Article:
In his NFL mock draft 2.0, Paul Hudrick had the Eagles taking Tennessee defensive end Derek Barnett. In his second seven-round Eagles mock, Hudrick is sticking with Barnett, but changing a few other picks with the NFL draft coming up on Thursday.
First round (14th overall (from Vikings)): Derek Barnett, DE, Tennessee, 6-3/259
If I'm going to die on this hill, so be it. The off-the-field concerns with Alabama linebacker Reuben Foster might boost Barnett's stock for a defensive-needy team. The Saints will be the most interesting team to watch. They could choose Barnett or possibly go with Ohio State cornerback Gareon Conley.
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For the Eagles, Barnett could make an immediate impact in a rotation with Brandon Graham, Vinny Curry and veteran Chris Long. Jim Schwartz prefers to use a rotation and Barnett would greatly improve his depth at edge rusher. Tennessee's all-time leader in sacks reportedly had a pre-draft visit with the Eagles. He's not a freak athlete but has violent hands and is relentless in pursuit.
Second round (43rd overall): Quincy Wilson, CB, Florida, 6-1/211
Another player that reportedly met with the Eagles, Wilson would seem to fit their scheme pretty well. Malcolm Jenkins said on Monday that the team needs a corner that can press. Other than Ohio State's Marshon Lattimore, Wilson might be the best press corner in the draft.
Wilson was considered a lock to be a first-round pick early in the draft process. A so-so combine performance has him projected more as a Day 2 pick. Based on tape alone, Wilson has the look of a first-rounder. He's certainly worth a look in Round 2.
Third round (99th overall (from Ravens)): Kareem Hunt, RB, Toledo, 5-10/216
Hunt has been all over my radar. For his career, he averaged 6.3 yards a carry and had 44 rushing touchdowns. He has unbelievable balance and strong legs which makes him extremely difficult to bring down. He also has reliable hands, hauling in 41 passes his senior year. The knock on Hunt will be the level of competition he faced, but he shined at the Senior Bowl (118 yards on 15 carries).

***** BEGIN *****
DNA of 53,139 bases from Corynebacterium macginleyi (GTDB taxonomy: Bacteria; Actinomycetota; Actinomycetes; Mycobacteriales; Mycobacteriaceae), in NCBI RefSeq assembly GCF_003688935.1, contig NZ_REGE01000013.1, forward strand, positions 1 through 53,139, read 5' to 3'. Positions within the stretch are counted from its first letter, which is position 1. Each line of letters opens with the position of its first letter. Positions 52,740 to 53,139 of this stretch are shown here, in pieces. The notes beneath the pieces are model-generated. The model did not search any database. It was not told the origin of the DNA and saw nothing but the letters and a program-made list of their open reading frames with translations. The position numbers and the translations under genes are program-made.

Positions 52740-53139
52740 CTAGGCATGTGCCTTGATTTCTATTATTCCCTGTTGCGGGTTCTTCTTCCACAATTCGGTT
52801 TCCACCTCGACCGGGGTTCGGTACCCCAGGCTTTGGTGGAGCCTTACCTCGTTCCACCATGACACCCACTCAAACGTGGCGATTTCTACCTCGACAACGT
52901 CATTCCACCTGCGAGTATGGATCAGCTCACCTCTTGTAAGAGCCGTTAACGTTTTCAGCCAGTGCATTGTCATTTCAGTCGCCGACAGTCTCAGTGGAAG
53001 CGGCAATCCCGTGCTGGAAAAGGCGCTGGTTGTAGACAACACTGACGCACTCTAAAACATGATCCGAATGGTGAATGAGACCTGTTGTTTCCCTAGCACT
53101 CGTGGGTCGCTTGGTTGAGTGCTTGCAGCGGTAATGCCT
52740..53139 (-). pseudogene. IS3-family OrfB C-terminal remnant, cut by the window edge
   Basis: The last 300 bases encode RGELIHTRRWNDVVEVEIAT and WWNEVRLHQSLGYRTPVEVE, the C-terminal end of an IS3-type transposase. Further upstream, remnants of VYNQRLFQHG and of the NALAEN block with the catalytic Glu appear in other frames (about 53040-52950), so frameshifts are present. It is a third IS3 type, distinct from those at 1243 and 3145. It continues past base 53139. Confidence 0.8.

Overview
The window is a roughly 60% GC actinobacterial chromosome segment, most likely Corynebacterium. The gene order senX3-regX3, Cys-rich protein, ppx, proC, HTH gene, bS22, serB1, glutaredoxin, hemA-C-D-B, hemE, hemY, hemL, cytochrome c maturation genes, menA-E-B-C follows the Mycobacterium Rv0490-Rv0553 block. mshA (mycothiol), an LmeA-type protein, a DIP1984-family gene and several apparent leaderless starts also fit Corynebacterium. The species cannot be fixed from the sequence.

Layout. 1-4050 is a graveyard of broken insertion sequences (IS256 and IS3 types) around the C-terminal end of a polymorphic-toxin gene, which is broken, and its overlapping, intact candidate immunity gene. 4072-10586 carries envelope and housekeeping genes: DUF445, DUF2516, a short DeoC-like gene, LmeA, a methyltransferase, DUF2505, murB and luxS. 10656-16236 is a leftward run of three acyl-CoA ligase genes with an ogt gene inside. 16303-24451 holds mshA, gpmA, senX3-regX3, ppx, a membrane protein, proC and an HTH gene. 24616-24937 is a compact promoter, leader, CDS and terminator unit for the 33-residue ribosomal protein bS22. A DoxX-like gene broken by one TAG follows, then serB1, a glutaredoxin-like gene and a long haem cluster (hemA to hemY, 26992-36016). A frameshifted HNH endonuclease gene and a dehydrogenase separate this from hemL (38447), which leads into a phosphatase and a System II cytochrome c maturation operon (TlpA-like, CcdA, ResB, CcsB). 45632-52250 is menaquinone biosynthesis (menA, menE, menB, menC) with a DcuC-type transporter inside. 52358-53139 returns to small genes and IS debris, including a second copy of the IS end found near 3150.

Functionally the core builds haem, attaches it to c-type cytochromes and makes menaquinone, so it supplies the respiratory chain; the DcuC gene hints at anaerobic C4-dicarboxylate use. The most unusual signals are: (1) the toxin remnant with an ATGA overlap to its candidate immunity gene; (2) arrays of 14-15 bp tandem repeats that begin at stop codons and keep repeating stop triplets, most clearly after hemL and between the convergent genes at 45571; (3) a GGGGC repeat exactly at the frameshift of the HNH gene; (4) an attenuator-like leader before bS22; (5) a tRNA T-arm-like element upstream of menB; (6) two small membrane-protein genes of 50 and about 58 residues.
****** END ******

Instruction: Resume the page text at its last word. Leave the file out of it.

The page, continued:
Hunt would fit the Eagles' offense well. He doesn't have elite speed (4.62), but backs like Le'Veon Bell (4.60) and Devonta Freeman (4.58) have been explosive players in the NFL despite poor 40 times. He has potential as a three-down back, but could get eased into that role with veteran Darren Sproles and second-year back Wendell Smallwood still in the mix.
Fourth round (119th overall): Julie'n Davenport, OT, Bucknell, 6-7/318
Like Hunt, teams will have concerns about Davenport's level of competition. With that said, Davenport rightly dominated at Bucknell. He's big, athletic and rarely ever got beat.
Jason Peters can't play forever and I have my doubts about Halapoulivaati Vaitai being the long-term answer at right tackle. Davenport, a Paulsboro, N.J. native, is a bit of a project. His pad level is a bit high at times and he needs more strength in his lower half. But he's athletic and strong and is worth a shot here. He recently worked out for the Eagles, according to a report.
Fourth round (139th overall (from Browns)): Tanzel Smart, DT, Tulane, 6-1/296
Make that three straight players with question marks about their level of competition. The numbers are there for Smart. He had 68 tackles, 19 for a loss and 5½ sacks his senior season.
Smart is a little undersized, but would fit well in Schwartz's attacking style. With Timmy Jernigan's lame duck status, Smart could help give the Eagles depth now and in the future. He'll likely be more of a rotational player but could be an effective one.
Fifth round (155th overall): K.D. Cannon, WR, Baylor, 5-11/182
Cannon is explosive. He averaged 16 yards per catch and had 27 receiving touchdowns in three seasons at Baylor. He was also productive, leading the Big 12 in receptions his senior season.
His 40 time was strong (4.41) and he plays with plenty of game speed. Cannon is only available here because of his size, but he did have an impressive 37-inch vertical. Between Cannon and West Virginia speedster Shelton Gipson, I'll take Cannon because of his ability after the catch.
Sixth round (194th overall): Nate Hairston, CB, Temple, 6-0/196
Hairston is a converted receiver whose only real flaw is being so new to the position. He has the footwork of a receiver and the nastiness of a physical corner. He can play special teams while he gets acclimated to the position at the NFL level. He ran a decent 40 (4.52) and looks like he has the physical skill to succeed at corner.
Seventh round (230th overall): Jalen Reeves-Maybin, LB, Tennessee, 6-0/230
Reeves-Maybin lacks size and also suffered a serious shoulder injury that caused him to miss a large chunk of his senior year. Still, he was crazy productive at Tennessee during his sophomore and junior seasons (206 tackles, 25 for a loss, eight sacks combined). He could have a role on special teams and has the instincts to be a steady backup linebacker.